Type 2 diabetes is now considered to be "the coming plague" because almost one third of us are now considered to be insulin resistant (the precursor to diabetes). In a diet flooded with refined carbohydrates, sugar, soft drinks, alcohol and sweetened food, it is no surprise that we have created our own plague.
Here's the short story of insulin resistance. Insulin is an important substance because it is charged with carrying glucose, fatty acids and magnesium into the cell. It is so important at a cellular level that our cells are equipped with insulin receptors to attract the hormone and its bounty of goodies. However, if we oversupply insulin it becomes a toxic liability. In this instance, the cells begin shutting down their insulin receptors to avoid the toxic consequences of this excess. This is called insulin resistance and when you shut down enough receptors it becomes Type 2 diabetes.
The problem with both conditions is that, if you are not welcoming insulin at a cellular level, you are not receiving enough cell food (glucose and fatty acids) and your cells are not taking in enough magnesium (the single, most important mineral). If you have become part of the army of the insulin resistant, your goal then becomes "how do I reclaim my insulin sensitivity?". You are about to learn the seven steps with which insulin expert, Dr Ron Rosedale, has had such remarkable success.
1. Improve EFA Balance
The ideal ratio between omega-6 and omega-3 fatty acids is 2:1 in favour of omega-6. The current ratio in Australia is 20:1 and it is worse in the US. To improve that massive imbalance and the inflammation that comes with it, we need to up our intake of omega-3 and reduce our intake of omega-6 fats. To boost your omega-3 levels you can take one tablespoon of cod liver oil with the juice of a lemon. You can also eat grass-fed meat, include flaxseed in your diet (as your principal salad oil) and include chia seeds in your drinks and food. To reduce your omega-6 you need to drop grain-fed meat, margarine, junk cooking oils (sunflower, safflower and canola) and reduce consumption of processed food (much of which now contains the junk, omega-6 dominated oils).
2. Supplement with Chromium
Around half of the attendees we test during our courses are deficient in chromium and this is a real issue. Chromium is the most important mineral for insulin management and it has been mined from our soils and food. Beer is one of the few things that contains chromium because it is found in luxury levels in brewers yeast. Chromium picolinate can be found in all chemists and health food shops. It should be supplemented at 500 mcg a day if you suspect you are insulin resistant, and 1000 mcg per day if you are a Type 2 diabetic.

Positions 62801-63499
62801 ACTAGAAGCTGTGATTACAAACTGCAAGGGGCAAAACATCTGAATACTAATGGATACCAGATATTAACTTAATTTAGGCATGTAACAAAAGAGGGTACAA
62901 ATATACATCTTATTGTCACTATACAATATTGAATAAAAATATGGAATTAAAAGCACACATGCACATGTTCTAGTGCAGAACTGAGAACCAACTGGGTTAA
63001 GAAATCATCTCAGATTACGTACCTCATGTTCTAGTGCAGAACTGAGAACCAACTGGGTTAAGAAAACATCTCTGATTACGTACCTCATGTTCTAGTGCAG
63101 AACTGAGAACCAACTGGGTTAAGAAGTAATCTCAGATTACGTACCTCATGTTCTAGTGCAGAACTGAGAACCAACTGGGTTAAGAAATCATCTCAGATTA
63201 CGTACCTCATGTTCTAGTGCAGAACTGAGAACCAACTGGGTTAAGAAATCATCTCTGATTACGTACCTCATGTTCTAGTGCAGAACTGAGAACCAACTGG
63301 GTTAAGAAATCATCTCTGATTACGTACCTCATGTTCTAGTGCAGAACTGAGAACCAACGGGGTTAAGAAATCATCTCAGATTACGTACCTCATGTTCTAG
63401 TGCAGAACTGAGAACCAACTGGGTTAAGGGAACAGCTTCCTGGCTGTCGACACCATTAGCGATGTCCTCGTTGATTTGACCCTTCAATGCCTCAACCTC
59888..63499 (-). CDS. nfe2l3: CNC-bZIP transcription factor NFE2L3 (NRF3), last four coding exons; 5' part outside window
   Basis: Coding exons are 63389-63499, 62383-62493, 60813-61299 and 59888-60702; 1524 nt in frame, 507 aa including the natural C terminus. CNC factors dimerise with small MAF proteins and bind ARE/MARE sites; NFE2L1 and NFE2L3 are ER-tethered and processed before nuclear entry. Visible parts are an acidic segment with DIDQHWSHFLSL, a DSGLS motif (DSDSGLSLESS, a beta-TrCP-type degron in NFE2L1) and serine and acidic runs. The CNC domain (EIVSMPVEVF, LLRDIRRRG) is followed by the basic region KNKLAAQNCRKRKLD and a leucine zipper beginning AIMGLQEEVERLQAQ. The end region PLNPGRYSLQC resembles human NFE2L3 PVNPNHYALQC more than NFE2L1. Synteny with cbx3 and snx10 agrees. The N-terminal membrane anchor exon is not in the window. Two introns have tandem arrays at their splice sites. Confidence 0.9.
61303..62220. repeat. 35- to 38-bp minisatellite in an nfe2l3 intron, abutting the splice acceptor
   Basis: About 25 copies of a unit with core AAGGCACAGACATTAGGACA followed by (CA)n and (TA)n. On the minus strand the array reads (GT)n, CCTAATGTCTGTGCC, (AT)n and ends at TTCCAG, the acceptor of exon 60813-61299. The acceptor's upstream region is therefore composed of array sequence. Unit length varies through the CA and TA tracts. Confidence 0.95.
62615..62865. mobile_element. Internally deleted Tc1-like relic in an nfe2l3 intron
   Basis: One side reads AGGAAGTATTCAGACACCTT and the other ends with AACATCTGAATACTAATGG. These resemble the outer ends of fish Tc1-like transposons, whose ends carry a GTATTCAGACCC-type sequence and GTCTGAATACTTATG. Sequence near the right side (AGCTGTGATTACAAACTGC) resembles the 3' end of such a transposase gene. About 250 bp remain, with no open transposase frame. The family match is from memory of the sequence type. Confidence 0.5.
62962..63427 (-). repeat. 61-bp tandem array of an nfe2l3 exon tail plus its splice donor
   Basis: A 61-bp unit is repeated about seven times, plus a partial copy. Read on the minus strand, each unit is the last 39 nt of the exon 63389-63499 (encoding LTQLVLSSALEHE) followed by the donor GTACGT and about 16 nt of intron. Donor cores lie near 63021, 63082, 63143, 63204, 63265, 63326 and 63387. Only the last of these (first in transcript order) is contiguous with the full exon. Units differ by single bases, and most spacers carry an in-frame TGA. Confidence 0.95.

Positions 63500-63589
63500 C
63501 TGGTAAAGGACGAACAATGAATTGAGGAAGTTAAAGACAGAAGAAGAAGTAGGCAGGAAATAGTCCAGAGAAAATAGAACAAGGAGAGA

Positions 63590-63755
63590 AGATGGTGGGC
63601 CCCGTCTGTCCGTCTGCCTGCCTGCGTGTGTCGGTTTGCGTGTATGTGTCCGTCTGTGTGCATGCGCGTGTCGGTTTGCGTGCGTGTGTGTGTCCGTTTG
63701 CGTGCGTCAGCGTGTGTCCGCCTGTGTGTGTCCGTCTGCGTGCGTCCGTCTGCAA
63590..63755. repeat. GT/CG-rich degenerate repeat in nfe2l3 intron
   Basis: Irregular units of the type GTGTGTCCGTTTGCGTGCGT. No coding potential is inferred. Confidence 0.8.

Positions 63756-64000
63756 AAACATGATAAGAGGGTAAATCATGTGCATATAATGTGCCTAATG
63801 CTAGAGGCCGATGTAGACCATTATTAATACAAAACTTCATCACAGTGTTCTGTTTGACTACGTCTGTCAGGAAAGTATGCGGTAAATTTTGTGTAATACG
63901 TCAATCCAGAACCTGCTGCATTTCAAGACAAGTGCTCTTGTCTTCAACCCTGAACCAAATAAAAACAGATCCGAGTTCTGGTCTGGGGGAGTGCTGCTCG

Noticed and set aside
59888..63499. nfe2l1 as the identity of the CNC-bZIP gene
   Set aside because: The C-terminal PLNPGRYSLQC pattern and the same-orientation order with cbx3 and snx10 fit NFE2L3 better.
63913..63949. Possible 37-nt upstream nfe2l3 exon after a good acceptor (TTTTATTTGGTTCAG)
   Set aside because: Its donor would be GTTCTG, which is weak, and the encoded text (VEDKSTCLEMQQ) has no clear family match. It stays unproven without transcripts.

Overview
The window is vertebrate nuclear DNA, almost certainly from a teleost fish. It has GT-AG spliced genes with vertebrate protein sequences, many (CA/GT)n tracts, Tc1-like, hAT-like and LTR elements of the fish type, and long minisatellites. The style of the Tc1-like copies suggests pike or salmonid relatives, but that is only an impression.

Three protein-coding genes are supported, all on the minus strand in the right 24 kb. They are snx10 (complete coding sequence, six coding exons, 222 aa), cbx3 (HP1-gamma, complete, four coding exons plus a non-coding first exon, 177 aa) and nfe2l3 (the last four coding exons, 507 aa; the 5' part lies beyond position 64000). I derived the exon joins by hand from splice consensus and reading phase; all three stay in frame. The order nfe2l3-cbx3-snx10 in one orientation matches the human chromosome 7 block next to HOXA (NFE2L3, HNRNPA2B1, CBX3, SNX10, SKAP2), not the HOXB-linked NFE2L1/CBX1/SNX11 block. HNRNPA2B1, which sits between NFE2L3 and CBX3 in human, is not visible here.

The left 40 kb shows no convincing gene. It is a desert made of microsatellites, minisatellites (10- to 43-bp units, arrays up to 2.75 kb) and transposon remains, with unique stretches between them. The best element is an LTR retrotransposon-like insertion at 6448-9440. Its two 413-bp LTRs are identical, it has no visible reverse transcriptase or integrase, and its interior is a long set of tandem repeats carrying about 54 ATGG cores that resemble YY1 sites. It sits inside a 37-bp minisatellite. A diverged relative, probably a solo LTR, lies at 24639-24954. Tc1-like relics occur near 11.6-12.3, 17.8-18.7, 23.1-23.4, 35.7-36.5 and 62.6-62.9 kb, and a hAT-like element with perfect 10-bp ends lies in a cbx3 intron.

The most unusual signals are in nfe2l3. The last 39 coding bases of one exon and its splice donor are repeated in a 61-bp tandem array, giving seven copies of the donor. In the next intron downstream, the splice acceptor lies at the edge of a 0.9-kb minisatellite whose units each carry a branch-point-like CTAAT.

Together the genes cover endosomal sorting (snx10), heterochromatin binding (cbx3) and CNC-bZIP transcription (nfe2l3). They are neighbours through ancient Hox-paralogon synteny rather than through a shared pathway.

3. Source Vanadyl Sulfate
This is an insulin mimic you might need to have prescribed or you can source it online. It lowers insulin and has an insulin-sparing effect to help increase sensitivity.
4. Supplement with Glutamine
This is the body's most abundant amino acid but it is called a "conditional amino acid", which means that under some conditions it is not produced. Stress is one such condition, and many of us experience anxiety on a regular basis. Glutamine helps to eliminate carbohydrate cravings and this is no small thing, when sugar is considered to be the most addictive of all substances.
5. Adopt the Insulin Sensitivity Diet
This is very different from the ridiculous carbohydrate-loaded food pyramid, which has served us all so badly. It comprises of sourcing just 20% of your calories from carbohydrates. 30% should come from protein and a remarkable 60% should come from good quality fat (butter, cream, red palm oil, coconut oil, olive oil, avocado oil, etc).
6. Embrace Resistance Training
This is where you put your muscles under resistance. It is not about building biceps or killer abs. It is the reason that some people walk with their 2 kg weights. It is present in many yoga and Tai Chi positions, and it can come from simple press-ups or something similar. You need a minimum of five 20-minute sessions of resistance training each week to help reclaim your insulin resistance. This form and amount of exercise has also been shown to increase the release of Human Growth Hormone (HGH) by over 400%.
7. Begin Calorie Restriction
this is another strategy that will increase your release of HGH and there is no coincidence that practices that reclaim your insulin sensitivity also increase longevity. The goal is to aim for 2000 calories a day. It is not very hard to do, but you will have to drop the cakes, the ice cream and some of your wine.
If you adopt any of these seven steps it will be beneficial, but if you were to adopt the full program there can be a reclaiming of insulin sensitivity and, in many cases, an exciting reversal of Type 2 diabetes.